11 successful winners have been chosen from 124 applications to contribute to the development of the ‘H2 Hub Airport’ project in the Île-de-France Region following a call for expressions of interest.
Airbus, Air France-KLM, Paris Region and Groupe ADP want to transform Paris airports into hydrogen hubs to support the European Commission’s goal for zero-emission aircrafts by 2035.
Three main themes had been outlined in the call for expressions of interest: storage, transportation and distribution of hydrogen, diversification of hydrogen use cases in airports and in aeronautics, and circular economy around hydrogen.
It is believed that the 11 winning projects have been identified as key building blocks for the construction and expansion of the hydrogen value chain in an airport environment and cover all the specific issues for an air ecosystem.
In the coming months, meetings will be set up to help develop a roadmap for each project, the purpose being to contribute to surging long-term solutions that are economically feasible and to be able to carry out the first on-site experiments from 2023.
The winners for the production, storage, transportation and delivery of hydrogen category includes Air Liquide’s subsidiary, Air Liquide Advanced Technologies, that will provide a refuelling truck with a large liquid hydrogen capacity.
As well as this, the Ecodrome consortium proposes to set up a multi-service supply station (hydrogen and electricity) on general aviation airfields that can be used by electric passenger aircraft and hybrid land vehicles.
The engineering group, Geostock, specialises in underground energy storage and will work on a large hydrogen storage solutions in lined mined cavities whilst Hylandair will implement its gaseous hydrogen ecosystem for use on land side and air side.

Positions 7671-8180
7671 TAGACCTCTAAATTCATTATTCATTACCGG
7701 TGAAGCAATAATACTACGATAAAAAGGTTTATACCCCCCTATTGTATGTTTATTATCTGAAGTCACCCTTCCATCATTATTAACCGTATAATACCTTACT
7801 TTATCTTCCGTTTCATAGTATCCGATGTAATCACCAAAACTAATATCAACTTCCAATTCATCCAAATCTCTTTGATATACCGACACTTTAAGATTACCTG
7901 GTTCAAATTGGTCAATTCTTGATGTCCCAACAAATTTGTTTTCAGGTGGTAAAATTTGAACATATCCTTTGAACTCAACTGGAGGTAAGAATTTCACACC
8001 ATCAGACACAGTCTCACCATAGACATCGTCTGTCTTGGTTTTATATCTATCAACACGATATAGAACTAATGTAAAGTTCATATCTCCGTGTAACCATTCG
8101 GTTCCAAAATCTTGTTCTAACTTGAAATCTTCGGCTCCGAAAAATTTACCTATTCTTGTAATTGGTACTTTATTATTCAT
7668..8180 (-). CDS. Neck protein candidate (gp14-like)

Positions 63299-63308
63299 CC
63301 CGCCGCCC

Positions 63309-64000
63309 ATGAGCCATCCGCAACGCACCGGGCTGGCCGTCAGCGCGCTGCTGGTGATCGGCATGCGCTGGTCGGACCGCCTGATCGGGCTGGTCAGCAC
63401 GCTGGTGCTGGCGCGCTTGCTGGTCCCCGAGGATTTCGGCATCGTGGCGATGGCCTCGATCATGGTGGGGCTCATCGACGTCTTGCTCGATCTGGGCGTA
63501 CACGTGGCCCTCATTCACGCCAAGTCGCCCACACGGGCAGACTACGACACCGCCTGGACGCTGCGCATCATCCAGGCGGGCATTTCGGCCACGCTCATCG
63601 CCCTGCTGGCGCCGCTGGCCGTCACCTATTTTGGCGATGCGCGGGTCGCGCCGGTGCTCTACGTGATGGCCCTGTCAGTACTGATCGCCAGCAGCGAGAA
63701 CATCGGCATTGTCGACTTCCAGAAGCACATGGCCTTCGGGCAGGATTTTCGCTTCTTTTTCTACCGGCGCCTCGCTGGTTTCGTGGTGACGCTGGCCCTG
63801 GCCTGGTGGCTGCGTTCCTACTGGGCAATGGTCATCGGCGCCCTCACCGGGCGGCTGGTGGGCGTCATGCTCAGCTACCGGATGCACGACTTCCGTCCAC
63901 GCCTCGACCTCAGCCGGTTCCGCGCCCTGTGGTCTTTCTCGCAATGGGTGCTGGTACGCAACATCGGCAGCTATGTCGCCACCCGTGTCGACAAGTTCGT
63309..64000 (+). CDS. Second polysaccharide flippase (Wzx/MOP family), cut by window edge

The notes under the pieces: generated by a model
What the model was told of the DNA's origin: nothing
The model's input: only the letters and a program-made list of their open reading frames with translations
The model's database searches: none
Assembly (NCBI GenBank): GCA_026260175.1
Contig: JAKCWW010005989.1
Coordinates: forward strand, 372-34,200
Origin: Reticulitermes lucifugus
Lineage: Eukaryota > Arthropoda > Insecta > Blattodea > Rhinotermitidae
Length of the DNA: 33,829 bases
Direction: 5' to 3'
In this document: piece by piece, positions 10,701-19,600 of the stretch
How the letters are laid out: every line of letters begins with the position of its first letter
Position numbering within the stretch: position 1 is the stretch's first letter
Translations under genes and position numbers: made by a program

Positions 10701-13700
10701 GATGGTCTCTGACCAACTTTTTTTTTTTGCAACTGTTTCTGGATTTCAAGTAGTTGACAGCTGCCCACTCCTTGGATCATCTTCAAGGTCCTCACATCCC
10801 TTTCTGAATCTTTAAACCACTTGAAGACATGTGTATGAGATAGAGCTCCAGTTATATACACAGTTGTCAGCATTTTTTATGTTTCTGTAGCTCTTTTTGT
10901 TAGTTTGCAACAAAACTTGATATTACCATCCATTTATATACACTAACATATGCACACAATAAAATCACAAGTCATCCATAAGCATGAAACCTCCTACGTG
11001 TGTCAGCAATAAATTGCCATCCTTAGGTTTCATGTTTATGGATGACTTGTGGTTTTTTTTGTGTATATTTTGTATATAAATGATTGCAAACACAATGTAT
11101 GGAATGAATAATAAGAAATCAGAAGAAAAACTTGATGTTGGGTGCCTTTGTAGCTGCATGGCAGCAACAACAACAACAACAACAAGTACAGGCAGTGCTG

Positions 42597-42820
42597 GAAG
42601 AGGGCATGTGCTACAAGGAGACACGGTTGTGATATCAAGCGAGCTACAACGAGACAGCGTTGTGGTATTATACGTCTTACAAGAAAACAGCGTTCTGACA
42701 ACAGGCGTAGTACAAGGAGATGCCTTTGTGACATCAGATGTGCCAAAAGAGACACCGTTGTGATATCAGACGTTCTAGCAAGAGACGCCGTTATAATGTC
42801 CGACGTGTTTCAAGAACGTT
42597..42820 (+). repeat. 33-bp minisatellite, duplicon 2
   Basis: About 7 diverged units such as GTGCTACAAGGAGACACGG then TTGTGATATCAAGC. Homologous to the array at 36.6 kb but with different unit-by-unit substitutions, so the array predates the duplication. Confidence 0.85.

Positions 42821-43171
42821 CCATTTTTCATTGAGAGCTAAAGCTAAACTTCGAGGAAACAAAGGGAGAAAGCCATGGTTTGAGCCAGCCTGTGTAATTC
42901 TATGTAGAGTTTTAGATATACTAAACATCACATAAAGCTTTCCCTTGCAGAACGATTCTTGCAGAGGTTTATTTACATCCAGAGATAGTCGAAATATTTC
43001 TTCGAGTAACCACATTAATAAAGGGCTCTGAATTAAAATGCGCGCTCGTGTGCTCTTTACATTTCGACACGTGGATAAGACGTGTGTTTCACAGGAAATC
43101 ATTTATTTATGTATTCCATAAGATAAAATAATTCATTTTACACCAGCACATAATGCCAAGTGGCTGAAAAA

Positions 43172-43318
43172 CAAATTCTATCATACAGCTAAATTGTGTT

Sakowin is developing compact reactors that produce hydrogen in a decarbonised manner based on an innovative technology using methane, and will implement this into the hydrogen airports.
Californian start-up Universal Hydrogen is aiming to convert regional aircraft to hydrogen using modular liquid hydrogen capsules on board the aircraft and this technology will be utilised in the hydrogen airports.
In addition to this, several winners have been announced for diversification of use cases in airports and in aeronautics.
One such winner is the ‘Hydrogen for Airport Handling’ consortium consisting of six companies operating in the field of ground handling designing hydrogen-powered ramp vehicles (aircraft tractor, loader, baggage tractor).
The use-In H2 consortium is another winner, bringing together three public partners including the DGAC, to support hydrogen deployment projects by proposing risk analysis and recommendations on safety and security.
Plug Power will develop and market its ground support vehicles powered by fuel cells.
The last category with winners will focus on the circular economy around hydrogen.
The winners include Absolut System, a specialist in cryogenics applied to space and aeronautics that has developed solutions to optimise the quantity of hydrogen produced and stored via systems for recovering dissipated hydrogen and mobile refrigeration.
US-based Ways2H, a startup that offers a patented solution for the local production of hydrogen from the reprocessing of waste, will build a facility that uses its circular economy technology to convert waste into renewable hydrogen to fuel airport vehicles and other applications.
Ways2H, the hydrogen economy and working in a male dominated industry… CTO Angelica Gyllén reveals all
In the current hydrogen climate, waste-to-hydrogen technology is revolutionising not only the production of hydrogen but also reducing pollution around the world. By extracting various waste products, such as plastics, sewage and municipal solid waste, polluters in contemporary society now have a new purpose.
One such company that is transforming this innovate waste-to-hydrogen market is Ways2H, a Californian company with ongoing projects and developments across the world. Most recently, in March, Ways2H contributed to a new sewage-to-hydrogen plant that was built in collaboration with Japan Blue Energy Co. at the Sunamachi Water Reclamation Centre in Tokyo.
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